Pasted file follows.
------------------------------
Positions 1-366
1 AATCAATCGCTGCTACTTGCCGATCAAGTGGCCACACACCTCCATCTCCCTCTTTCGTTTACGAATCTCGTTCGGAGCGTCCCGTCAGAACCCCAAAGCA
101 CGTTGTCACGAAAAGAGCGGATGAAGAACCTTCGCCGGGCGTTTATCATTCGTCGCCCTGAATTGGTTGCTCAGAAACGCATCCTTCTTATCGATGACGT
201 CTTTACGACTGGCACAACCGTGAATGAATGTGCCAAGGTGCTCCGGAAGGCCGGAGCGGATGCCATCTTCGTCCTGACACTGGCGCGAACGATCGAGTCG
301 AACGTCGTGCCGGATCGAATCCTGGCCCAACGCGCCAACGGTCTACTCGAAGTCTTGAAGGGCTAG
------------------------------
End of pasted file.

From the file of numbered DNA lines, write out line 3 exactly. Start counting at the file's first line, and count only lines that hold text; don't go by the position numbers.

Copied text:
101 CGTTGTCACGAAAAGAGCGGATGAAGAACCTTCGCCGGGCGTTTATCATTCGTCGCCCTGAATTGGTTGCTCAGAAACGCATCCTTCTTATCGATGACGT